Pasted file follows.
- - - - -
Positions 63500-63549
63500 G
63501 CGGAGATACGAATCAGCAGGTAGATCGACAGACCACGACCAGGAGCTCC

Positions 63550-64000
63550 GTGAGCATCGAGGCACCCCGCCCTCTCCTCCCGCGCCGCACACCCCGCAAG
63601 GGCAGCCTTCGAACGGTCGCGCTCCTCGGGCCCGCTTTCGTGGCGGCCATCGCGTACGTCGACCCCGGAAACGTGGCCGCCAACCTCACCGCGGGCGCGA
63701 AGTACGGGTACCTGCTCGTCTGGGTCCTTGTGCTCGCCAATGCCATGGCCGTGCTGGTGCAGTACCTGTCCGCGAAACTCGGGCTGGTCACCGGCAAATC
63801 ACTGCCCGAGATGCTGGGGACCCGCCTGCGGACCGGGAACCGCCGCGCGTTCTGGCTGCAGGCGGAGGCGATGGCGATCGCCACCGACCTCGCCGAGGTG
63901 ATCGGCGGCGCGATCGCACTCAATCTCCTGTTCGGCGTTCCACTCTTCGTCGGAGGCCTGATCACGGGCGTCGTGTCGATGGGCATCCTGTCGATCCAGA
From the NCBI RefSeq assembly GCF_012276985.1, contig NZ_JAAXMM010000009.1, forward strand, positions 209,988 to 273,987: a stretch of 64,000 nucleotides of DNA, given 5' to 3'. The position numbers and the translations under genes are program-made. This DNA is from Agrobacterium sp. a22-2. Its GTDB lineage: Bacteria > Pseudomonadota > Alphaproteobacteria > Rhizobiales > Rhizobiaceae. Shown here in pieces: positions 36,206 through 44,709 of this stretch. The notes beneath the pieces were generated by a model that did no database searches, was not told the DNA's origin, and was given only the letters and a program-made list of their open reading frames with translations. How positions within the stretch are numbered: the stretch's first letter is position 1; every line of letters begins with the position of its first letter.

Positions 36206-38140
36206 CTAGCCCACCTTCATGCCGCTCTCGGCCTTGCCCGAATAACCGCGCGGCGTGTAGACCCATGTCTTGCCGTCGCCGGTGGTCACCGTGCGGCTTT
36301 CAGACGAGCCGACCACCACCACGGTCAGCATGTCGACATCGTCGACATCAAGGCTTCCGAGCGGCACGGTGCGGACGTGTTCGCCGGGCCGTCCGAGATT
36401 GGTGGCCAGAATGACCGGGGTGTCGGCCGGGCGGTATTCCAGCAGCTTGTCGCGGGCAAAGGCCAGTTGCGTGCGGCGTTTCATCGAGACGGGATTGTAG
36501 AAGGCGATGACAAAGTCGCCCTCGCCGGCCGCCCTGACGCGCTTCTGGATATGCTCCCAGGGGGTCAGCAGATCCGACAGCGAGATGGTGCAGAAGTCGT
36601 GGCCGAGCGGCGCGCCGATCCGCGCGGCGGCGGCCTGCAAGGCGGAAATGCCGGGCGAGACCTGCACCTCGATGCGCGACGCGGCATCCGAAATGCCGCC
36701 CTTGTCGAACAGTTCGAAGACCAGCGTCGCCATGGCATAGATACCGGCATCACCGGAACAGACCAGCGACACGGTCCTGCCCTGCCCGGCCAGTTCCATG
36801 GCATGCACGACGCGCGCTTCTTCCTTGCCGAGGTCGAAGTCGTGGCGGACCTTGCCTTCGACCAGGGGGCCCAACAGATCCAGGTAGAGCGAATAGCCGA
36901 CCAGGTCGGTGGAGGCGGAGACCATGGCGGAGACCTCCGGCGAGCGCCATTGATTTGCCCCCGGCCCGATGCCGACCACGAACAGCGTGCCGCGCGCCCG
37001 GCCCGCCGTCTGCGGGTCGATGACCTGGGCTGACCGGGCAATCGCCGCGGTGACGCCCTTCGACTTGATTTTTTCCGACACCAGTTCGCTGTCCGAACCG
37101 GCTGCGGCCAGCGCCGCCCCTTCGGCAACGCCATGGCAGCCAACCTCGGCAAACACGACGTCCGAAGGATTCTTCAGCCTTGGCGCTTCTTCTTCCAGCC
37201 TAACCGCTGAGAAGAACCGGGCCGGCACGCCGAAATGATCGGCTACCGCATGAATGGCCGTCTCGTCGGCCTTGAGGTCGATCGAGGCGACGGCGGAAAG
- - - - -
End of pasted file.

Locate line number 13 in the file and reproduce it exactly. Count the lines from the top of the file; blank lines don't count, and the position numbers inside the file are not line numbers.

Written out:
36301 CAGACGAGCCGACCACCACCACGGTCAGCATGTCGACATCGTCGACATCAAGGCTTCCGAGCGGCACGGTGCGGACGTGTTCGCCGGGCCGTCCGAGATT